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  • School of Integrative Plant Science
  • Plant Breeding and Genetics Section
  • Agriculture
  • Genetics
  • Plants
Meiogenix, a next-generation technology startup that helps agricultural crops find their own genetic solutions, via chromosome editing, has joined Cornell’s McGovern Center incubator.

Meiogenix, a next-generation technology startup that helps agricultural crops – through chromosome editing – find their own genetic solutions, has joined Cornell’s McGovern Center business incubator.

The company aims to help plant breeders increase the speed and precision by helping crops boost yield, repel pests, thwart disease and strengthen quality traits. The new home in the McGovern Center will provide a U.S. base for the company, which is headquartered in France.

“We are speeding up nature’s work,” said Luc Mathis, CEO of Meiogenix. “Agriculture must adjust to climate change and move away from adding chemicals to fields. In the case of what we do, there is no foreign DNA in the final products, and even no mutation – it’s completely natural.”

Joining Mathis at the company is Gagan Sidhu, Ph.D. ‘11, who leads the genomics and traits group at Meiogenix. It was her Cornell doctoral research on cell biology and recombination in maize that earned the attention of Meiogenix scientists.

In the mid-19th century, Gregor Mendel experimented with peas to find desirable characteristics by “crossing” them – a biological tool that was in use for almost 200 years. Then, over the last two decades, genetic engineering technology shortened Mendel’s process.

Now, Meiogenix focuses on the molecular and recombination process. Rather than manipulate individual genes, it allows the meiosis – a cellular reproduction process – to rapidly guide superior traits.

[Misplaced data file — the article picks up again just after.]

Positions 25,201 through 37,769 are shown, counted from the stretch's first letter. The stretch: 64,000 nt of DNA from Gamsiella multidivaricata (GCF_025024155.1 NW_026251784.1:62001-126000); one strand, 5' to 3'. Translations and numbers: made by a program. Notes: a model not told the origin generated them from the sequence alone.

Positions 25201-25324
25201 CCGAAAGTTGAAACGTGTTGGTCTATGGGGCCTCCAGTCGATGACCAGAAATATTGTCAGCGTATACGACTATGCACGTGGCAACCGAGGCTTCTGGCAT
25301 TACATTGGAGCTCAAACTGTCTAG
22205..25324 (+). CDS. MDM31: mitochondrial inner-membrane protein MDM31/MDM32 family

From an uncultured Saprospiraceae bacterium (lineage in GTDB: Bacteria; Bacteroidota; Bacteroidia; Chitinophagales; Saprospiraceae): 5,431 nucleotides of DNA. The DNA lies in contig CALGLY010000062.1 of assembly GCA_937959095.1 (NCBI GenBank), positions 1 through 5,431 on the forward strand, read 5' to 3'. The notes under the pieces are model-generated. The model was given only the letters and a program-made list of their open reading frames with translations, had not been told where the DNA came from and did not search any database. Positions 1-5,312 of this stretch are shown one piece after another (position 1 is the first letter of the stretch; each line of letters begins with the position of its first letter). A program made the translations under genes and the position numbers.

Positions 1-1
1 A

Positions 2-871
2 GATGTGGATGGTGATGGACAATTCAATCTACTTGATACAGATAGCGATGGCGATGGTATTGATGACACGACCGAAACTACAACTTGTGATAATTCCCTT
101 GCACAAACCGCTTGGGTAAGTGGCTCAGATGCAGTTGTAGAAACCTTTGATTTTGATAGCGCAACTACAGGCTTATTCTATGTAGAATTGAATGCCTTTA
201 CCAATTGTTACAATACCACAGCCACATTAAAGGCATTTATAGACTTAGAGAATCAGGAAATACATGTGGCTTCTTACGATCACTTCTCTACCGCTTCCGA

“Plants already have the genes to solve the problems,” said Wojtek Pawlowski, professor in the School of Integrative Plant Science in the College of Agriculture and Life Sciences, who is a research adviser to Meiogenix. “They just need help accessing them.”

While gene editing techniques like CRISPR focus on small changes by editing DNA in a gene, Meiogenix uses chromosome editing to enable targeted breeding for complex traits like yield, disease tolerance, health and quality.

“We want to help bring sustainable, diverse and economically viable healthy food to the market with this new style of plant breeding,” Mathis said.

In early 2020, Meiogenix began working with Bayer, the crop science giant, to develop plant breeding and genome editing technologies. Around the same time, the company partnered with Cornell to improve maize. As the company joins the McGovern Center, they will focus on advancing tomatoes and other field crops.

“Meiogenix’ technology has the potential to achieve the same – or better – fast plant improvements that can be produced by genetic engineering, without the genetic engineering. Using natural meiotic processes, they’ll be able to help feed the future  world,” said Lou Walcer, director of the McGovern Center. “We are thrilled to have them here at Cornell.”

The European unit of Meiogenix is focused on basic research, collaborating with academic groups at CIRAD, the Curie Institute and Hamburg University. The Meiogenix U.S. operation – based at the McGovern Center incubator, which will give the company access to Cornell academic and research resources – will focus on commercial development.

With its new patents and strong investor support, the company starts fresh.

“For Meiogenix, it’s a restart,” he said. “Which is why we joined the Cornell campus. McGovern is a life sciences incubator within the world’s top agricultural university. We are getting access to a unique network and it is the perfect environment for us. It also builds trust with our partners.”

This story first appeared in the Cornell Chronicle.

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